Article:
As if kayaking through royal blue and turquoise water while gazing at towering green mountains weren’t enough, on our way from Agia Roumeli to Loutro we stopped at a small cross-shaped stone church presiding over the edge of a wide sweep of uninhabited bay. Created in the 11th century, the Byzantine Agios Pavlos (Saint Paul’s) is only reachable by boat or foot. Every Mediterranean beach town that has any pride seems to insist that Paul, on his voyage from Caesaria to Rome, crashed upon its shores, so small shrines abound. This shrine is particularly beautiful with its remnants of frescoes and host of golden icons.

It seems that on this trip, whenever my arms and shoulders started to ache from paddling, some beautiful white sand beach would flicker into view, usually just in time for lunch. One day it was Marmara Beach, a 50-yard stretch of sand and marble stones insulated by sea caves and rock outcroppings perfect for cliff jumping. Three small white stucco buildings, including a miniscule chapel, dot the hillside above the beach just below the mouth of the Aradena Gorge. A hairy, two-and-a-half-mile hike up the gorge leads to the one-family mountain village of Aradena and the nearest road. After checking out the sea caves, I debarked from my boat and climbed the rock stairway leading from the southwestern end of the beach to a small cafe, where I savored the spectacular view, a plate of ancient salad (the cafe’s specialty, a mixture of fresh beans and vegetables), and a cheese pie with local honey.

Practical Info: The owner of the cafe, Chrisostomos Orfanoudakis (6942 20156), rents rooms in the small white buildings above the beach starting at 25 euro from April to October. To get there, take a water taxi (about 20 euro) west from Loutro or walk the two miles along European long-distance footpath E4.

“I lived in New York City for 20 years,” said Pavlos Fradelakis, a native of Crete and the manager of the Daskalogiannis Hotel. “I came back for a visit, and I took my return ticket, tore it in two, and threw it away!” he continued, making a flamboyant ripping motion and throwing his hands in the air. We were sitting at the table closest to the water in front of his hotel, sipping Mythos, Greece’s most popular domestic beer, and watching the people go by, as he does every day of the summer.

When I rounded the corner into Loutro after the eight-mile kayak from Agia Roumeli, the view was so perfect I felt like I had stumbled upon an old Hollywood movie set. The ruins of a 250-year-old castle and a 500-year-old Venetian castle stood watch at the southern end of the small bay, and picturesque blue and white houses lined the shore in a crescent on top of the water. But Loutro is the real thing: Though it can host about 900 tourists, it is rarely full and retains the flavor of a laid-back Mediterranean fishing village. I spotted a wizened old man sitting over a large bucket of fish, baiting hooks next to a restaurant’s back door. Behind the hotels, old multi-colored boats live out their years after being retired from the seas. Besides the music and voices that drift from cafés into the night air, the town is silent. There are no cars here, only a 20-minute ferry ride or a three-mile hike from the nearest town, Hora Sfakion, can get you to Loutro. “This is the best life,” says Pavlos, who hasn’t left since he arrived for that visit 14 years ago. “It’s a quiet life and things are the same year after year.”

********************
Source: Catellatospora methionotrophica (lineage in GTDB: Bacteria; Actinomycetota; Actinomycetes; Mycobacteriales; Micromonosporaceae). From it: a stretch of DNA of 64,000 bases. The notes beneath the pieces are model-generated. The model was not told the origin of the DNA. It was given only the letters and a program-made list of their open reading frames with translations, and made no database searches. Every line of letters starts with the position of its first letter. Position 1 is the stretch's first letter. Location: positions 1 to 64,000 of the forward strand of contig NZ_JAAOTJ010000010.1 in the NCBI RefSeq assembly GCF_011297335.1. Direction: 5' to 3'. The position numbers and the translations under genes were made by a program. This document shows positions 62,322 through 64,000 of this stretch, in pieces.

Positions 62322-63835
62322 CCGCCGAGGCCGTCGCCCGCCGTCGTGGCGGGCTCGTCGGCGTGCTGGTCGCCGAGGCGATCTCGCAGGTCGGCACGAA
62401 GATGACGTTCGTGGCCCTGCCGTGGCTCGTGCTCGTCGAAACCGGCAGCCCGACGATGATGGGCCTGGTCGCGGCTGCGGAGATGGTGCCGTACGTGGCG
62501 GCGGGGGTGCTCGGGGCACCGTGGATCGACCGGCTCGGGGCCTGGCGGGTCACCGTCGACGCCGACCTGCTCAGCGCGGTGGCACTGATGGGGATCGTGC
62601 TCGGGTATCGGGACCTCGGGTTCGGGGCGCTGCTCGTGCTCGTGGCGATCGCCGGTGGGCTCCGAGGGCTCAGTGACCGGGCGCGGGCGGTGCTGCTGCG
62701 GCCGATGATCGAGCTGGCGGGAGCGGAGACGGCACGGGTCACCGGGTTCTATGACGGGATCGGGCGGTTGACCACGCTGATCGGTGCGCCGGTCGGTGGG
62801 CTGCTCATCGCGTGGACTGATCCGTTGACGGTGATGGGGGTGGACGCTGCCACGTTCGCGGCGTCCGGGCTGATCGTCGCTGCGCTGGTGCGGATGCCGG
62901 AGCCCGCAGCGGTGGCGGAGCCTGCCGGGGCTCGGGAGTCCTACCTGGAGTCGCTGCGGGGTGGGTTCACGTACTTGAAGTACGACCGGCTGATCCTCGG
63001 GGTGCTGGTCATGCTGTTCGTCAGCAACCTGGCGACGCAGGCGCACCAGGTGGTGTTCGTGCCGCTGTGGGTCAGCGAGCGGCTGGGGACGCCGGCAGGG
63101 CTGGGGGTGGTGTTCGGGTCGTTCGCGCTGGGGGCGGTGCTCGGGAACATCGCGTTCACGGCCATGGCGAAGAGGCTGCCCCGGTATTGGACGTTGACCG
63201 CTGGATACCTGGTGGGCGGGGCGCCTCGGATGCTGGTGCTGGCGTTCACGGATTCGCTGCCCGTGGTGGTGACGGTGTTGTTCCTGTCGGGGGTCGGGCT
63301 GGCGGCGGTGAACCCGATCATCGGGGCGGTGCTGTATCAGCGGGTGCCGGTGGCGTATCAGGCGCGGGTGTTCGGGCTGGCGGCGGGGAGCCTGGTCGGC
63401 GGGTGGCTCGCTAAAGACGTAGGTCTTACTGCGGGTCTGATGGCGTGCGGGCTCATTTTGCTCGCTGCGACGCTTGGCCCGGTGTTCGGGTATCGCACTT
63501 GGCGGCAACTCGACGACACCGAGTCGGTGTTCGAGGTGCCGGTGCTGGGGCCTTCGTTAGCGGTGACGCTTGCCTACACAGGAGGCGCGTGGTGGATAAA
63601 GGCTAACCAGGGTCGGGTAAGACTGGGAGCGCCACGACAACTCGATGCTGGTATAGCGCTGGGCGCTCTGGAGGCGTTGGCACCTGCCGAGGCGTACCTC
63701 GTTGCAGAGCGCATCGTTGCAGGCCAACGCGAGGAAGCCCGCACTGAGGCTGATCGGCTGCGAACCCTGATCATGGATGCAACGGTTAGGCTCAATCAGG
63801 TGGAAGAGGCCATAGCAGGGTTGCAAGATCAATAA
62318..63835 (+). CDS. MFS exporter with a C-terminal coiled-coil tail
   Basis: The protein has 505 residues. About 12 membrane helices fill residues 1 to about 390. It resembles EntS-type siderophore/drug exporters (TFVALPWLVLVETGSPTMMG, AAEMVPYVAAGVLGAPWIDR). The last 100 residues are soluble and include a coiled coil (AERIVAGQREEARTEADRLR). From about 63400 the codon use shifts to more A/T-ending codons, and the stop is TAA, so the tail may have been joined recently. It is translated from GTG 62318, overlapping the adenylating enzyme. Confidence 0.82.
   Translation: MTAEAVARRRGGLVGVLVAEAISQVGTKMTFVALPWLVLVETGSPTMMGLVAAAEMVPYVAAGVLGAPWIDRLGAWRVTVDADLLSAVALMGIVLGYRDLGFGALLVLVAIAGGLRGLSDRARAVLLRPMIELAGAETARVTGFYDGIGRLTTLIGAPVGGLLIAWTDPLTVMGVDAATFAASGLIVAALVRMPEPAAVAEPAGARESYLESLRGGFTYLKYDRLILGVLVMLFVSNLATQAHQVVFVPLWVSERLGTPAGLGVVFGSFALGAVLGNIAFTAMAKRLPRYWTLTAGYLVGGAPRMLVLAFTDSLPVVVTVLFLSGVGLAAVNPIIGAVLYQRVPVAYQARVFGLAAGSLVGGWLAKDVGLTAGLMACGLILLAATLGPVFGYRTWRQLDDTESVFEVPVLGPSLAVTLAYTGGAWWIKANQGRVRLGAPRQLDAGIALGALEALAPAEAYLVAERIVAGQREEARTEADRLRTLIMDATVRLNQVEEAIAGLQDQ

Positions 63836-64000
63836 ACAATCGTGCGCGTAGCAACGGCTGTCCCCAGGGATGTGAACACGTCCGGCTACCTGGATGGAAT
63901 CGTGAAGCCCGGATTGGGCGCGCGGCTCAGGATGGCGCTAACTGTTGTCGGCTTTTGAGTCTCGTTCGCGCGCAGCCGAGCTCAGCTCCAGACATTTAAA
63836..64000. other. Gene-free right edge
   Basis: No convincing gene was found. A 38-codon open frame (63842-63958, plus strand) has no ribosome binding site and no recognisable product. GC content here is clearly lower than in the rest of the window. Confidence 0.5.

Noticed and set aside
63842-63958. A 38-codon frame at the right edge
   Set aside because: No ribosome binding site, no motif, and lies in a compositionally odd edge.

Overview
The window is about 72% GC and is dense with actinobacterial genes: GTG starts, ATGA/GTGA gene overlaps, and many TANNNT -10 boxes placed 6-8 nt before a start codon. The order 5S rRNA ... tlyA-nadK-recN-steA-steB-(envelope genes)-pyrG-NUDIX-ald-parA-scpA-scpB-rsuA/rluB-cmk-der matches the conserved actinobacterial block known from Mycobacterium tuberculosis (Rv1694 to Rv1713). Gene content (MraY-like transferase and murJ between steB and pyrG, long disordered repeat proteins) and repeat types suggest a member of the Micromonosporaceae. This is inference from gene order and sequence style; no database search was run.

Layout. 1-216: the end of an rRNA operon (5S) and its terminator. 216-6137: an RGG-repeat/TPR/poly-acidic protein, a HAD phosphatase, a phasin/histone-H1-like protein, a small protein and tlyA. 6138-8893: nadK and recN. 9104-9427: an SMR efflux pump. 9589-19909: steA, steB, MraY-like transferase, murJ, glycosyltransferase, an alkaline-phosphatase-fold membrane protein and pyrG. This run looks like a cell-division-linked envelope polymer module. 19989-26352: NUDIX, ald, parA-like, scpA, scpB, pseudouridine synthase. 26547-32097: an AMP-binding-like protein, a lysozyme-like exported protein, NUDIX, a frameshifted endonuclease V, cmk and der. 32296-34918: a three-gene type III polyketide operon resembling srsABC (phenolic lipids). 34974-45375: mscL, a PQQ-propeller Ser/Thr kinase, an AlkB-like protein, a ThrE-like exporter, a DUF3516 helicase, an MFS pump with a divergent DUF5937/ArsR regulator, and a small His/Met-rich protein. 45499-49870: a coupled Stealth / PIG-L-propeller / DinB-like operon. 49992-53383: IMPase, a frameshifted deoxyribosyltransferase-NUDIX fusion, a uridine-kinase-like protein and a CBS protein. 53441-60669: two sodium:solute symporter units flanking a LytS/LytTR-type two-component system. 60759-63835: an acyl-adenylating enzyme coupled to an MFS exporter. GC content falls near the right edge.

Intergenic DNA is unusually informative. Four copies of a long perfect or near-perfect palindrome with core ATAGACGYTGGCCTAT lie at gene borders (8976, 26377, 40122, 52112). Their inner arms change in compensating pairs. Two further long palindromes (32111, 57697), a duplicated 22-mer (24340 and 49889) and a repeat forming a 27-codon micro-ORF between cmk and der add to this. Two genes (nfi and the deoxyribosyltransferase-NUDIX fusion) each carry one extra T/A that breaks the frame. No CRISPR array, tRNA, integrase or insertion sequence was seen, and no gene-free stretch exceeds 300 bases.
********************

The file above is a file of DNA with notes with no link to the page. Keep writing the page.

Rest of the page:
Practical Info: Hotel Daskalogiannis (phone: 28250 91514) rents attractive modern rooms with balconies for about 60 euro and has the only public Internet connection in town. Hotel Sifis (phone: 28250 91337) next door rents cheaper rooms with seaside views for about 45 euro.

On our way to Hora Sfakion, we docked on Sweetwater Beach, an hour-long, two-mile paddle from Loutro, to refuel with cappuccino. (This kayaking business is hard work!) The beach’s stretch of smooth white stones has several freshwater springs and acts as a camp for a motley group of nudist-hippies. As we walked along it, a Swiss man by the name of Villy came out to greet us, wearing nothing but his birthday suit and a pair of flip-flops. “Hallo!” he exclaimed. He was quite friendly and told us that he had spent 24 hours a day for the last three weeks entirely nude. Before climbing into our kayaks again, Villy showed us his camp, including the spring he used as a refrigerator, and got ready for his morning swim. As we took off, all we could see of him was his bare behind and snorkel tube poking up out of the water.

By the end of the trip, I’ve seen more than my fair share of beautiful coastline, conquered a few kayaking anxieties, and emerged stronger, tanner, and more relaxed. After I wave goodbye to my tripmates, George, the former sea captain and driver for the trip and my newfound friend, whisks me off in his car. Before we part ways, he tells me to write something good about Crete, where he has lived most of his life when not piloting ships around five continents. “I was born here, raised here, and I’m going to die here,” he says. “I hope, I hope!”

The Northwest Passage (www.nwpassage.com) offers eight-day sea-kayaking trips, including accommodations, most meals, equipment, and instruction along the southern coast of Crete. Trips with a yoga instructor for daily beachside yoga sessions are also available.

Trekking Hellas (210 3310323, www.trekking.gr), an Athens-based organization, offers nine-day hiking trips in the gorges and along the coastline of southern Crete.

For information about tourist activities and destinations throughout Greece, including Crete, contact the Greek National Tourist Organization (www.gnto.gr).

The tourism office in Hania (28210 92943) can provide information about tourist activities in the region, which includes the southwestern coast of Crete.

The Mountaineering Club of Hania (28210 44647) maintains the popular E4 Trail, which runs along the southern coast of Crete. The Club organizes occasional excursions and can provide some information about hiking and climbing in the area.